It’s time once again, to venture into the From Pillar to Posts library (all two bookcases of it) and choose a new book to tell you all about. As with my other reviews (see here, here or go to the “Shelfie” category on the right hand side of the page) there will be no star ratings, just honest thoughts about why I love the book and think you should add it to your own collection.
Harry Potter e la Pietra Filosofale
Harry Potter is hands down, my favourite story… ever! As it is one of the most famous series of books in the world I probably don’t have to explain the story, but I will anyway!
Spoiler alert! (as if it is needed)
Boy wakes up, owls attack his house with post and a giant takes him from stormy island. Harry learns he has magic powers and goes to a castle filled with magical adolescents… inevitable chaos ensues (hormones and magic don’t mix well)… man with turban and two faces tries to kill him (again), boy melts turban man with his hands and Dumbledore gives him sweets.. The end!
This book was the first foreign language book I ever bought, so it will always have a special place in my heart (and my shelf). When I started learning Italian I was convinced that it would be really simple to pick up enough language to read it. “How hard could it be?” I asked myself. The answer… very. I can now read books in Italian (5 years later) but still haven’t finished it…
There are numerous different covers and artwork available, in all languages, and I was quite particular when choosing this one. I wanted something really simple, that I could purchase for the full series in the language, and would look great on shelf. This worked perfectly. The illustrations for all the books in the series are really great and when I eventually get through this one I will start purchasing them too.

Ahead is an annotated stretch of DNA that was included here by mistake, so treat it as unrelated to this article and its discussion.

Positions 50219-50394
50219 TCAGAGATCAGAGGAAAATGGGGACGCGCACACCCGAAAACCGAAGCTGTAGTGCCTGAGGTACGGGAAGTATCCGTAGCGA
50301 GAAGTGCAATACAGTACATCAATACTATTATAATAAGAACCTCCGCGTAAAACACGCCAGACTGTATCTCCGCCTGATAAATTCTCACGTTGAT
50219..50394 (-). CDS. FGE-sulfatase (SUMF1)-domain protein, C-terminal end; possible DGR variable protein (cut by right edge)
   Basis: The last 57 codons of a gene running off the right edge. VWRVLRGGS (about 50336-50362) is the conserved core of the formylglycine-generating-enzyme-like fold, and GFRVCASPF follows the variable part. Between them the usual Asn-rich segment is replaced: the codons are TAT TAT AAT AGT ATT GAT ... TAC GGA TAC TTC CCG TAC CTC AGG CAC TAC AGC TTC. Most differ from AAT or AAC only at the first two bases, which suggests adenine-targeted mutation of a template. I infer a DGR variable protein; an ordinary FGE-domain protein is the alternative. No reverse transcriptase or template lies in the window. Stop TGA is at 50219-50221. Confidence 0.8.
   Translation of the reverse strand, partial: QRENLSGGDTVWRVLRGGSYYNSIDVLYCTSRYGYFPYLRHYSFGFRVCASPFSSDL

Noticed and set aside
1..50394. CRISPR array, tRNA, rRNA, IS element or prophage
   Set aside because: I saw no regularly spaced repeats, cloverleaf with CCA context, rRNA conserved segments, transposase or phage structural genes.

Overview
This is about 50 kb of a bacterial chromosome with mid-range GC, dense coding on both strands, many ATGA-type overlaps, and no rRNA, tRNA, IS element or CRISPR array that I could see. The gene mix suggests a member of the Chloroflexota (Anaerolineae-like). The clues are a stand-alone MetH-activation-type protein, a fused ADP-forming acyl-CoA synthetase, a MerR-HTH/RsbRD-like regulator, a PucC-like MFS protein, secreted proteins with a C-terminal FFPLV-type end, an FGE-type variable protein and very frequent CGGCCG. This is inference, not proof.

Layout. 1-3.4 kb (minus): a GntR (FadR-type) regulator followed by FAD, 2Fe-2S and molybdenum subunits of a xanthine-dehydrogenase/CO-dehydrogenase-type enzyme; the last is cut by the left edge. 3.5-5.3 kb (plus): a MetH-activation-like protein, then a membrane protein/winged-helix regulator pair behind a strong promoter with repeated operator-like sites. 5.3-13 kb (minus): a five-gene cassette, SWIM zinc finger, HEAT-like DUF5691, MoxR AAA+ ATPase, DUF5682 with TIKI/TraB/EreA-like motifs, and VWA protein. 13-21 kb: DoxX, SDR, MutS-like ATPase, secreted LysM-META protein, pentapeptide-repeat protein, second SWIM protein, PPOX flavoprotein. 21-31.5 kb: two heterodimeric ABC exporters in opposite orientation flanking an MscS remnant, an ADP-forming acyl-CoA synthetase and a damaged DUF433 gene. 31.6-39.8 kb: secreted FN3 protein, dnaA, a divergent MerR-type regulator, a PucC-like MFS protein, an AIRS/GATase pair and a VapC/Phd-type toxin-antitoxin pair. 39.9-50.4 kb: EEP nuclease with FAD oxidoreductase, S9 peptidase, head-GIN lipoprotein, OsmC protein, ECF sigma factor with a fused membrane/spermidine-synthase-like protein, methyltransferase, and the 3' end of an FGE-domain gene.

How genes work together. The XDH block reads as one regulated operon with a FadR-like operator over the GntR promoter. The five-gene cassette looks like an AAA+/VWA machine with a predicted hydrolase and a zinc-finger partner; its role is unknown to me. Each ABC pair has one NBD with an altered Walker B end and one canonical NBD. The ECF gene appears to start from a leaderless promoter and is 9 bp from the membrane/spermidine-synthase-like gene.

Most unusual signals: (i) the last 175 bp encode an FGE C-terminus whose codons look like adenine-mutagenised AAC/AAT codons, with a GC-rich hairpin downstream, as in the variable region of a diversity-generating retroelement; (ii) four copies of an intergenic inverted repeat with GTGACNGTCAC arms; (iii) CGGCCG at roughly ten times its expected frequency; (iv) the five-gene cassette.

My final thoughts will be on the character names. A lot of them are the same but if you get this and expect to see Albus Dumbledore, Severus Snape and Neville Longbottom you will be disappointed. They have been changed to Albus Silente, Severus Piton and Neville Paciock. According to the forward of the book it is done in all popular media to make the names more memorable and natural in the new language, like Mickey Mouse is Topolino. I do really like the Italian version of Slytherin though; Serpeverde. It’s like they saw the green snake on the logo and decided to just put the two words together; Serpente and Verde. Very imaginative guys!
If you love Harry Potter (and let’s be honest, who doesn’t?) and want to use it to learn another language, you have found the perfect book. If you don’t read Italian then I would stick to the original version.
As always, I hope you have enjoyed the review and let me know your thoughts in the comments below.
Ciao for now!